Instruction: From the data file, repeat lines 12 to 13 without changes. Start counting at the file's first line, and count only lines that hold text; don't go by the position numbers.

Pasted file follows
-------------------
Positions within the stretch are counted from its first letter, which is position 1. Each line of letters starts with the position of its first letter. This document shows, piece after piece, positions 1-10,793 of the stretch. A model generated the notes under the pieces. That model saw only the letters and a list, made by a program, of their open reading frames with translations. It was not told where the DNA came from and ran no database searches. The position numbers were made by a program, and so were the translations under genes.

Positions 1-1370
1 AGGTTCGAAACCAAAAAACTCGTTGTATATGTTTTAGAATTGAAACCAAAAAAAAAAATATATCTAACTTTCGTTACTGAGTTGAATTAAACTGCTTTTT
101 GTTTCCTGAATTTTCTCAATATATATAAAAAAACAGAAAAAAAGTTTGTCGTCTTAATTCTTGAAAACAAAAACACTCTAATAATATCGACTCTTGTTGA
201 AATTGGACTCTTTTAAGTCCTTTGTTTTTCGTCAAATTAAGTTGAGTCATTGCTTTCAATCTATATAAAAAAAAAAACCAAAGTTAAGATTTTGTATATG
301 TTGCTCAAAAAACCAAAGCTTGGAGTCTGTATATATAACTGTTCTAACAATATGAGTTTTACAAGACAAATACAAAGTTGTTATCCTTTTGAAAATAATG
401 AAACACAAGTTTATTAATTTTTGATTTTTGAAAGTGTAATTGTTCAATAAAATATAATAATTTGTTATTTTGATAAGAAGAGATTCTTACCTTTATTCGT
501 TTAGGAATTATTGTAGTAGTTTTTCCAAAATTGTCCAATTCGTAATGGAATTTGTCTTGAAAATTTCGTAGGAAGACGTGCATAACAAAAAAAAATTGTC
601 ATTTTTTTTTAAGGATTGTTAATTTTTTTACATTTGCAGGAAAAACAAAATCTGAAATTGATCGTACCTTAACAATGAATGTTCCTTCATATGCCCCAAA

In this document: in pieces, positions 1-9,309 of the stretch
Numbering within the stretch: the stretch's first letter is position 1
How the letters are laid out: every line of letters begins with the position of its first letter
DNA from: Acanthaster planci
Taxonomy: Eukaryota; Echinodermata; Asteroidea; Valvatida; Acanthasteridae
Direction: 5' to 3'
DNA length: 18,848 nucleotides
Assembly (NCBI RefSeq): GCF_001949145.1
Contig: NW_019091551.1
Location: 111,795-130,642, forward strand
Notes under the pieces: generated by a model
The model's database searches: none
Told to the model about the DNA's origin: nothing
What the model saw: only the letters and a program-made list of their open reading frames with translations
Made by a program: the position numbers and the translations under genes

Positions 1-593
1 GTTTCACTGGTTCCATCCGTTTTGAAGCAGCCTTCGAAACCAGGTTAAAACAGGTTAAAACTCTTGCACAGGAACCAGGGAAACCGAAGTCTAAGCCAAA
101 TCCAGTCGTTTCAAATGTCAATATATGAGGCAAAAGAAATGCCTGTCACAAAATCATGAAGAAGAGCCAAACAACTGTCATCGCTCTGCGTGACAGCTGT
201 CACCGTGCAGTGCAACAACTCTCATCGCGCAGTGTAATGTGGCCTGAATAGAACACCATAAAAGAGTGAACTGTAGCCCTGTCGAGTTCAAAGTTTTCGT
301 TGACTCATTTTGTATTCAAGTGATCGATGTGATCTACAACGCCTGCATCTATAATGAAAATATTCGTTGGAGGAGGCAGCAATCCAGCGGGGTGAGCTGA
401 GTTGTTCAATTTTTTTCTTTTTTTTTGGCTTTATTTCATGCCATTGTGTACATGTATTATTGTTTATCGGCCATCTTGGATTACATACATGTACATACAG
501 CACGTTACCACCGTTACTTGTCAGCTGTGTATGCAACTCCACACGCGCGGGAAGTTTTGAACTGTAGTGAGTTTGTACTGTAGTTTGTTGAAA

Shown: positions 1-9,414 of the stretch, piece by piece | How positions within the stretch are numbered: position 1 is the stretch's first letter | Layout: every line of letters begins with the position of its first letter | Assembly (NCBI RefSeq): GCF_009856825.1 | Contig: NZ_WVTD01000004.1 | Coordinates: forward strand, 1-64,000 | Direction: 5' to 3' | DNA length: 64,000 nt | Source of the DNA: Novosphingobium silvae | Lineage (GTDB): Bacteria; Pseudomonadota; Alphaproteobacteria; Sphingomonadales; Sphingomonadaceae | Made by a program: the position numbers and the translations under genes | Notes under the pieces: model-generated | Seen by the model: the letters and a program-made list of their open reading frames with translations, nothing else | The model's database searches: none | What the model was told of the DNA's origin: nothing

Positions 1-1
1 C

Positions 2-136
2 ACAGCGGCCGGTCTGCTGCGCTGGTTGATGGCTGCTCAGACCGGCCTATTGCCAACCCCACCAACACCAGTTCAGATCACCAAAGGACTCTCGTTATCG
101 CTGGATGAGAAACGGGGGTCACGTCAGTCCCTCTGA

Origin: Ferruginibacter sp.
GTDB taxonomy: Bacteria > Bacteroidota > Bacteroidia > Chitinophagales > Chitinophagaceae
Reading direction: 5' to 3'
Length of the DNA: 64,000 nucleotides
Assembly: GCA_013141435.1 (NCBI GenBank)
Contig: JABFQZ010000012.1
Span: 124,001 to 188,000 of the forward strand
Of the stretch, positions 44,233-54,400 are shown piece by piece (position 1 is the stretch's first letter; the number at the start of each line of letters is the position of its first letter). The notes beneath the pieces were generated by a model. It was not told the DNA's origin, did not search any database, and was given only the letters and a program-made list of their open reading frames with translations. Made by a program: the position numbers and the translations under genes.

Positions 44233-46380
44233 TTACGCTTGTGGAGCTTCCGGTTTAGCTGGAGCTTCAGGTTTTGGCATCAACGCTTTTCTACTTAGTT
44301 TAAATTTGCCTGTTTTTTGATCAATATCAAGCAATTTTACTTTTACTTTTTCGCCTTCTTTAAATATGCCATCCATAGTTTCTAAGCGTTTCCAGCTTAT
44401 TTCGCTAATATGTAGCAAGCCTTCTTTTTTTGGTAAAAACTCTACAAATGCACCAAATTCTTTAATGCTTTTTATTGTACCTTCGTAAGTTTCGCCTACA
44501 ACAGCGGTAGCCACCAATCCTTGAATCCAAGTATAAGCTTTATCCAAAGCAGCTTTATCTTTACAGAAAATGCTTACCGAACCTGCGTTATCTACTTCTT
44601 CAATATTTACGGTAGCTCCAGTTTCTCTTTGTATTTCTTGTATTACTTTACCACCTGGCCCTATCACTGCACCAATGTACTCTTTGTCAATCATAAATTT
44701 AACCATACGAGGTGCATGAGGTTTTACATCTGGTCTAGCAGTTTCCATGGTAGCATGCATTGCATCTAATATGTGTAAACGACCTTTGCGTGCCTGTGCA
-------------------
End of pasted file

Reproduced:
How the letters are laid out: every line of letters begins with the position of its first letter
DNA from: Acanthaster planci